Prince George, BC – A research paper co-authored by a UNBC faculty member projects that glaciers in Western Canada will lose 70 per cent of their volume by the end of the 21st century. The paper, entitled Projected deglaciation of western Canada in the twenty-first century, was published online by the journal Nature Geoscience on April 6.
Brian Menounos, a UNBC geography professor and Canada Research Chair in Glacier Change, helped propose the study and coordinated with researchers at the University of British Columbia, the University of Iceland, and the Pacific Climate Impacts Consortium.
Researchers used observational data, computer models and state-of-the-art climate simulations to predict changes in the area and volume of glaciers under a range of greenhouse gas emission scenarios used by the Inter-governmental Panel on Climate Change (IPCC) in their last major report about the state of the climate system.
The study found that glacier volume in western Canada will decrease 70 per cent by the year 2100. Surface runoff from retreating glaciers is expected to peak between 2020 and 2040, with substantially reduced flows expected for the remaining half of the 21st century.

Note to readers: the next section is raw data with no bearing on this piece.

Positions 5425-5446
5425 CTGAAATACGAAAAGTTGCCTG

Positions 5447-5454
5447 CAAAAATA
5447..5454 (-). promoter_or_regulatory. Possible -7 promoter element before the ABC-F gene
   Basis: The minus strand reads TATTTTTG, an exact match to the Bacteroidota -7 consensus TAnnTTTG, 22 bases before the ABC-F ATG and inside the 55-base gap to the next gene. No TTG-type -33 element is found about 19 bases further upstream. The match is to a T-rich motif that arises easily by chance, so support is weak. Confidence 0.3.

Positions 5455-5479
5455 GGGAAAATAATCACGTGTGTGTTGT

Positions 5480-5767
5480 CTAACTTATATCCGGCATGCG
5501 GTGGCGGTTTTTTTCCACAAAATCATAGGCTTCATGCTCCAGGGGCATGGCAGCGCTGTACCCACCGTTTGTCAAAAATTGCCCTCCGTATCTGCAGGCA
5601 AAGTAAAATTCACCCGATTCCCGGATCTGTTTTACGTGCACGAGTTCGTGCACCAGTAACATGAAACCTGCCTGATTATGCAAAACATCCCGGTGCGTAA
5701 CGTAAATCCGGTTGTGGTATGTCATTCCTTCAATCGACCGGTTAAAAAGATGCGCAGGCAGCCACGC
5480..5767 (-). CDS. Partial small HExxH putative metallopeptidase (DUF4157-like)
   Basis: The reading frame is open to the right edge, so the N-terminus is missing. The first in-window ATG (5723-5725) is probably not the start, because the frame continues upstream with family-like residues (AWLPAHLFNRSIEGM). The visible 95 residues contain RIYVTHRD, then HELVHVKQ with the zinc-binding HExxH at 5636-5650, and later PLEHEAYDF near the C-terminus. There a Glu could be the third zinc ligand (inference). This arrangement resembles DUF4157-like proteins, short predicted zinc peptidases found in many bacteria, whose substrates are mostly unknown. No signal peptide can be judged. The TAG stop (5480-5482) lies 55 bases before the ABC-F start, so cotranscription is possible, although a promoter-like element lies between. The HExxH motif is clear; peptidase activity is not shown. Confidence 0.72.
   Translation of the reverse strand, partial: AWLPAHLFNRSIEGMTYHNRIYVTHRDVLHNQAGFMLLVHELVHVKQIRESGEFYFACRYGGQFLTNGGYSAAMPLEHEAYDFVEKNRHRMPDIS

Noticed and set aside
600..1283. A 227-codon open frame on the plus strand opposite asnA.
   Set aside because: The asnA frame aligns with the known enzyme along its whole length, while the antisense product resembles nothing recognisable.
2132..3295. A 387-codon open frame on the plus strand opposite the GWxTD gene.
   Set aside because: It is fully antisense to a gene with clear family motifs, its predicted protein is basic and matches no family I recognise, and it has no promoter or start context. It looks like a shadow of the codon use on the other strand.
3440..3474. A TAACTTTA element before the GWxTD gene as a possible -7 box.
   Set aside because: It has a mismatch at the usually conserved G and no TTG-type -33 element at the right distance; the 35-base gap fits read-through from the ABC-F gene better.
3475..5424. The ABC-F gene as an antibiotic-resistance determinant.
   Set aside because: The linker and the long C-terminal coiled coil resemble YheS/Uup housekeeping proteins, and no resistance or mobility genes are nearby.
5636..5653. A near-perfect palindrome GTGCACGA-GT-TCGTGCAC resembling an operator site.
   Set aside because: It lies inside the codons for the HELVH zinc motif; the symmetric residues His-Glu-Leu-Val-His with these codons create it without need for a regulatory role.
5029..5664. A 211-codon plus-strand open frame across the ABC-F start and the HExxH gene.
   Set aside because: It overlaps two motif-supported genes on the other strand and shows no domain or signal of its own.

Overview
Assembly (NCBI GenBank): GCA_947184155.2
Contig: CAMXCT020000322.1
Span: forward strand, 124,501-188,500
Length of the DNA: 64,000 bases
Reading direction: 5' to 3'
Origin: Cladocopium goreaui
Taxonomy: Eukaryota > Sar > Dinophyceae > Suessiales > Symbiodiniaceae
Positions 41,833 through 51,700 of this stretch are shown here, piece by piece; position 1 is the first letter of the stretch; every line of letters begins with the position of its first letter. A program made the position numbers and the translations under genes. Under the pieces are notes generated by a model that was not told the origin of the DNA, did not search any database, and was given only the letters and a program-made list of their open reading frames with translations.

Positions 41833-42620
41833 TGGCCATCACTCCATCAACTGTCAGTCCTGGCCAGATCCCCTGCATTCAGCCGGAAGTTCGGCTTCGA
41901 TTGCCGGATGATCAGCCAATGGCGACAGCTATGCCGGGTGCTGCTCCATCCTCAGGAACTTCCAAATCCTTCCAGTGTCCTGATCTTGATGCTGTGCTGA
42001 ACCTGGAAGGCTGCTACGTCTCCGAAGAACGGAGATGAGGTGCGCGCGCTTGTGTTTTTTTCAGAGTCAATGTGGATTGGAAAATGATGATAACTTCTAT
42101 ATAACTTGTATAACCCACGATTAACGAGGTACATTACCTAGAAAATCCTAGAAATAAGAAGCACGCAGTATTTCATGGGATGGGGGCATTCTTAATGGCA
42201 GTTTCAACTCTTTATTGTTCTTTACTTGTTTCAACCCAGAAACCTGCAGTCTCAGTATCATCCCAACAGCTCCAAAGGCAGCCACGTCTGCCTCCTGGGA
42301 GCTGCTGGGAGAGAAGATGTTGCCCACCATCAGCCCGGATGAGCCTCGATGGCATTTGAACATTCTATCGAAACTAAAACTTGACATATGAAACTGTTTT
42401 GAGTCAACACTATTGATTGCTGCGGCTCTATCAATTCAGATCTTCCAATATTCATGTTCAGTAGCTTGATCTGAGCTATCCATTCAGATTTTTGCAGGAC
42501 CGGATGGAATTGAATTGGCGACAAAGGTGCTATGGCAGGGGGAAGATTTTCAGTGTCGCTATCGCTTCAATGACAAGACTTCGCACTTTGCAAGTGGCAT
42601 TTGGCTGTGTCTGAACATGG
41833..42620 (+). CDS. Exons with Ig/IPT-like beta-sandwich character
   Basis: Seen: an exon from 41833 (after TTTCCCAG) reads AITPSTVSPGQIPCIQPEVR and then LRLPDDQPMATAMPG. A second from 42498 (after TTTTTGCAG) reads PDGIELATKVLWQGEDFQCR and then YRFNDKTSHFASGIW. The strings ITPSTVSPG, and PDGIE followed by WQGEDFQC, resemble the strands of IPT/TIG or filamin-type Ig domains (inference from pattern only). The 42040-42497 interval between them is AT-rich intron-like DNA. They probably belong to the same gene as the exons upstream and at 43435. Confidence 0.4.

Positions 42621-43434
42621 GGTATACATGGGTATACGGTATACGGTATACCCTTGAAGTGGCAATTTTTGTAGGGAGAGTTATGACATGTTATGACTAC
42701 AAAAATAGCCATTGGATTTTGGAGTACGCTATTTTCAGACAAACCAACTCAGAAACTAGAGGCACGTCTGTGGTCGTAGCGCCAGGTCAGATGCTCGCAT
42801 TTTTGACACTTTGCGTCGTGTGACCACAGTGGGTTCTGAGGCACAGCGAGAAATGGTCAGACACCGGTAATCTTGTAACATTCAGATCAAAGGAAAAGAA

British Columbia and Alberta contain more than 17,000 individual ice masses, and these glaciers provide cool, plentiful water to many of the region’s headwater streams during late summer when seasonal snowpack has become depleted.
“The loss of glaciers has direct implications on aquatic ecosystems, hydroelectric power generation, mining, alpine tourism, and water quality,” says Menounos. “While the wetter Coast and St. Elias Mountains are expected to only lose about half of their glacier volume, the drier interior and Rocky Mountains are projected to lose most of their glaciers, with projected area and volume losses of 90 per cent relative to today.”
Menounos says glacier reduction could have implications for the Columbia River Treaty, an international agreement between the United States and Canada for cooperation on hydroelectric power generation and flood control, when it becomes open to renegotiation by either country in 2024.
“I congratulate all authors for their contribution to the issue of climate change,” says Ranjana Bird, Vice-President of Research at UNBC. “This is an important publication that not only documents a significant scientific finding, but also demonstrates the importance of inter-university partnership, considering that scientific talent is distributed around the world.”
The study involved close cooperation with scientists from BC and Alberta and involved dozens of students and several Postdoctoral Fellows. It was supported by the Canadian Foundation for Climate and Atmospheric Sciences, the Natural Sciences and Engineering Research Council of Canada, BC Hydro, the Columbia Basin Trust, UBC, and UNBC.